Alberta opts for better management to reduce bee deaths

What’s Alberta Beekeepers Commission response to Ontario’s move?
Our stance hasn’t changed. We are still very much in favour of working towards a scientific conclusion or solution to what has happened. In Alberta, we just aren’t seeing the same things as they’re seeing out in Ontario.

We were very interested in the Pest Management Regulatory Agency’s report that came out the same day as the news about the neonic ban. The PMRA report showed that bee kill incidents in Ontario were down 70 per cent in 2014. Approximately 72 per cent of all the bee deaths are attributed to three farms.

The Ontario government also says they’d like to see a reduction in overwintering losses, but they don’t outline how they’d like that to happen.

man in jacket and tie

Lee Townsend operates TPLR Honey Farms near Stony Plain, is a past board member of the Canadian Honey Council and the Alberta Beekeepers Commission, and is still active in both organizations.
photo: Supplied

Are there differences between the Alberta and the Ontario beekeeping industries?
The biggest difference between the two is that Alberta is a commercial industry while Ontario is a hobby industry. That’s not saying one is better than the other.

I would like to believe that in Alberta, we’re a little more progressive, a little more in tune with current practices and changes in our industry. We communicate very well with each other.

In Ontario, the industry is spread all over the place and the Ontario Beekeepers Association is very much in a position of power. Some of the commercial beekeepers in Ontario have left the Ontario Beekeepers Association and have formed the Independent Commercial Beekeepers Organization.

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Why do Alberta beekeepers feel so strongly about this?
I think everybody’s in agreement that reduced usage of pesticide is a greater good. Better management practices are a benefit. It was the way the government went about this decision. It wasn’t based on science.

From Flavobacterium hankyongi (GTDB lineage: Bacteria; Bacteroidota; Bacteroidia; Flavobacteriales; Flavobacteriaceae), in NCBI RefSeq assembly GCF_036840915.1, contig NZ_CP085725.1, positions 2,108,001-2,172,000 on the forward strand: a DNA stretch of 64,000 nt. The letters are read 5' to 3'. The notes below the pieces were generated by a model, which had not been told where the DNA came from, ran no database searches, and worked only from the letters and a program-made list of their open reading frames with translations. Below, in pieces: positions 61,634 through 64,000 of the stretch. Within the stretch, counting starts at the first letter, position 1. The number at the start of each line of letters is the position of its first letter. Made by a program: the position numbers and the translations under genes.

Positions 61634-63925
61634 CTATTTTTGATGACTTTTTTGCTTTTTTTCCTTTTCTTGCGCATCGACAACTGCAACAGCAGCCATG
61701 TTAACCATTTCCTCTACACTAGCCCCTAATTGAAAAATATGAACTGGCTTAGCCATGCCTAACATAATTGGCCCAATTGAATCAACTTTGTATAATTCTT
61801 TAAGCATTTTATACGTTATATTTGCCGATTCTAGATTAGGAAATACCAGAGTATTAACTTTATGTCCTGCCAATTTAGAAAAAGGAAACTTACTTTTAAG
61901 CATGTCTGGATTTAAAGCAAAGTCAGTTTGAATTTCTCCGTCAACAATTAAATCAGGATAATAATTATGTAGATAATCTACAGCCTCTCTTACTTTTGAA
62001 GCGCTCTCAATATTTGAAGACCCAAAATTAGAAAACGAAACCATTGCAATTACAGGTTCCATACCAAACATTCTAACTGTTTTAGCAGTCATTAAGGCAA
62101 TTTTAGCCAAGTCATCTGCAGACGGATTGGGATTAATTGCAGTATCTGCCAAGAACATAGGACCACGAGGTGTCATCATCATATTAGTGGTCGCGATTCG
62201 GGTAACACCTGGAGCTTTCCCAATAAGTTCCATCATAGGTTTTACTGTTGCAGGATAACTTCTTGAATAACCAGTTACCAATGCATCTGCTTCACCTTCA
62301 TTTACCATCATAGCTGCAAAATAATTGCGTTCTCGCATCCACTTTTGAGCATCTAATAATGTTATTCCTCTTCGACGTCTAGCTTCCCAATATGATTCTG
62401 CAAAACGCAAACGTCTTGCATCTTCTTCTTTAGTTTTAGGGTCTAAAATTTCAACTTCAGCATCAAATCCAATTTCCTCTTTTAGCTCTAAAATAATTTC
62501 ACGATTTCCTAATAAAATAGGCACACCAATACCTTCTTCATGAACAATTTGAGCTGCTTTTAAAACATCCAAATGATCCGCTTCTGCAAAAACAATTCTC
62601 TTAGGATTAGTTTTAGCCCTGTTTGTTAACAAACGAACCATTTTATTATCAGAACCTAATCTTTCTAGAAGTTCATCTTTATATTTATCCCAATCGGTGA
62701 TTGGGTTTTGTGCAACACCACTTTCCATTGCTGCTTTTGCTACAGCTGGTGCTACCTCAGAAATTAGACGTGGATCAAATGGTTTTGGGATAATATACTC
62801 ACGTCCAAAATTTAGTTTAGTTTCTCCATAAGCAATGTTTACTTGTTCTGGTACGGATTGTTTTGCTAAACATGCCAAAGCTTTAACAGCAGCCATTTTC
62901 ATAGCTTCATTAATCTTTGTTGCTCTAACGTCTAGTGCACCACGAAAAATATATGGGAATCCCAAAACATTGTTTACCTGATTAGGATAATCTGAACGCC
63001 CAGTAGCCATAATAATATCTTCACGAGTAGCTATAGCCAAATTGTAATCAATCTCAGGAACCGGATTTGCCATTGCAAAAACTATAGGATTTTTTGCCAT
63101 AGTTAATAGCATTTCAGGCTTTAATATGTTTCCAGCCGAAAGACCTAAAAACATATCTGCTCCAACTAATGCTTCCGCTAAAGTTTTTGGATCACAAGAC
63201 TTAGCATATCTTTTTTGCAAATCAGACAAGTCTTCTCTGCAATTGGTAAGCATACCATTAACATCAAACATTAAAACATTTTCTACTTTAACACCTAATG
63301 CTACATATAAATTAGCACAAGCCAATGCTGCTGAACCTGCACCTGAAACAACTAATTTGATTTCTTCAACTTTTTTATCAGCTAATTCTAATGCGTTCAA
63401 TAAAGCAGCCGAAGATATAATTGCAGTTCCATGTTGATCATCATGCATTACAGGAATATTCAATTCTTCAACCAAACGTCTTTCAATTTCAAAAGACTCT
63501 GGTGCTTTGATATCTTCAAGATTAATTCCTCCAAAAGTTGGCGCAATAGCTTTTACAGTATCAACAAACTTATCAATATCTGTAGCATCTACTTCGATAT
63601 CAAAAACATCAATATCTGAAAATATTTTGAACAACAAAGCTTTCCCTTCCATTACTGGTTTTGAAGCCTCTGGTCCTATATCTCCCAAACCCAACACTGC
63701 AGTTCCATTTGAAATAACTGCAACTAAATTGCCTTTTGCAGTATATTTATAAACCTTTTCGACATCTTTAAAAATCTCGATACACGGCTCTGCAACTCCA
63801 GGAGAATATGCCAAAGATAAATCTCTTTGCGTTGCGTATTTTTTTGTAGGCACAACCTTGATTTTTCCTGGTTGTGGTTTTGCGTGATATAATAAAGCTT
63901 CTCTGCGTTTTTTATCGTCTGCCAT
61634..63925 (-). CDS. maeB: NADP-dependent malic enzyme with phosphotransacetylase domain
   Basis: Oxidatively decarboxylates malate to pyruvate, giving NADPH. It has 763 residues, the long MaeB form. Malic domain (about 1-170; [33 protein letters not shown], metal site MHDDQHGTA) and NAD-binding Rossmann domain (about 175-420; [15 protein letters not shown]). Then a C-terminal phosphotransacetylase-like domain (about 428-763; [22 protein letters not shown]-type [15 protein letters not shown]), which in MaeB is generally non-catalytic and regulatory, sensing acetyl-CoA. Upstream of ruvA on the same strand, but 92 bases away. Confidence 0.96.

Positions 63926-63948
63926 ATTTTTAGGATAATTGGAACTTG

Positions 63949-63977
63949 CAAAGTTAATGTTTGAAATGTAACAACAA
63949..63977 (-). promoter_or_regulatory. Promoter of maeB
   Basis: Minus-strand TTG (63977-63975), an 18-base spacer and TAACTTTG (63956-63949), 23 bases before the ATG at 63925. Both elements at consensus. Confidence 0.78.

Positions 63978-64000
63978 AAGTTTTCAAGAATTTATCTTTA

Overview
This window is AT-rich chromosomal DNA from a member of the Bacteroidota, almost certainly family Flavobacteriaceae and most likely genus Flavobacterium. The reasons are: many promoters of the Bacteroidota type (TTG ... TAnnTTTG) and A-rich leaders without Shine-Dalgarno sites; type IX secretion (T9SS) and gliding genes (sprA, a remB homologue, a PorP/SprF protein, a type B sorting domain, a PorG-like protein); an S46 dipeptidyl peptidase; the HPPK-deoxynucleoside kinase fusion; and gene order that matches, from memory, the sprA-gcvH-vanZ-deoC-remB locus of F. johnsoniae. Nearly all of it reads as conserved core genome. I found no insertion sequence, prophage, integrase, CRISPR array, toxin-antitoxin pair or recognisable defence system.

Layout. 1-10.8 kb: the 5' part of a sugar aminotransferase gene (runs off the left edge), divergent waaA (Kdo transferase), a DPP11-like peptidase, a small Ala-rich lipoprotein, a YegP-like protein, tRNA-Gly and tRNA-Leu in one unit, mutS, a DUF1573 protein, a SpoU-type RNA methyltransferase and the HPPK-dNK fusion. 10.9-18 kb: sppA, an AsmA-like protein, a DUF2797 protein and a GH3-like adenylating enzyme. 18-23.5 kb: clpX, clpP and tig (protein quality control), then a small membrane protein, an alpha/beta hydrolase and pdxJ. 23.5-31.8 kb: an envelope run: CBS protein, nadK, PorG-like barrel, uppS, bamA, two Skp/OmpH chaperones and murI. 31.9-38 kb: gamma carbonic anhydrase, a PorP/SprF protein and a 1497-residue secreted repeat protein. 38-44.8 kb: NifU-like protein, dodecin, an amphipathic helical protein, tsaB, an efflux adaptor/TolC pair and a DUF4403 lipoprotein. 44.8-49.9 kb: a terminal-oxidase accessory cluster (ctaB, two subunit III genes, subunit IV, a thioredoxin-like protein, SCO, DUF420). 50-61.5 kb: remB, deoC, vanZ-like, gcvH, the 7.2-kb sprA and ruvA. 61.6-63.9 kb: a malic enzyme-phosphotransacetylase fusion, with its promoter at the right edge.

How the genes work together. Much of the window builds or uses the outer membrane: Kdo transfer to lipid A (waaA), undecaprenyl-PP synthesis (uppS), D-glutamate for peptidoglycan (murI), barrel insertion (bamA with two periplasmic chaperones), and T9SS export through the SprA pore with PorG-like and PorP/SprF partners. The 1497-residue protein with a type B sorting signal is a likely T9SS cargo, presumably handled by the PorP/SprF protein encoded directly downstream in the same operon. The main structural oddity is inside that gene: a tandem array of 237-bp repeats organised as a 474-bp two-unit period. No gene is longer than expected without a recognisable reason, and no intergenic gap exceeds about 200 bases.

(Grain and corn) farmers in Ontario are beyond livid right now. The Ontario beekeepers are not indicative of the Canadian bee industry.

What has Alberta done to reduce bee losses?

Four or five years ago, we were having losses of 40 to 50 per cent. The beekeeping practices we had been using had been used for 10 to 15 years, and they weren’t working as well as before.

We were slow in realizing that. We were losing bees to varroa mites, nosema, and harsh winters. When you combine all these stresses on the bees, it’s really hard for them.

We looked at a number of different strategies to solve our problem. Eventually, Alberta Beekeepers Commission sat down with government, other beekeepers, and the seed companies in southern Alberta, and we developed a hive health program that surveyed the province and educated beekeepers on what they needed to do to monitor disease and pest levels.

Over the four years of that program, we saw a huge difference in our wintering losses and the numbers of hives we had. In 2006, we had 225,000 hives in the province. Now we have around 300,000.

About the author

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Alexis Kienlen lives in Edmonton and has been writing for Alberta Farmer since 2008. Originally from Saskatoon, she has also published two collections of poetry and a biography about a Sikh civil rights activist. Her freelance work has appeared in numerous publications across Canada.

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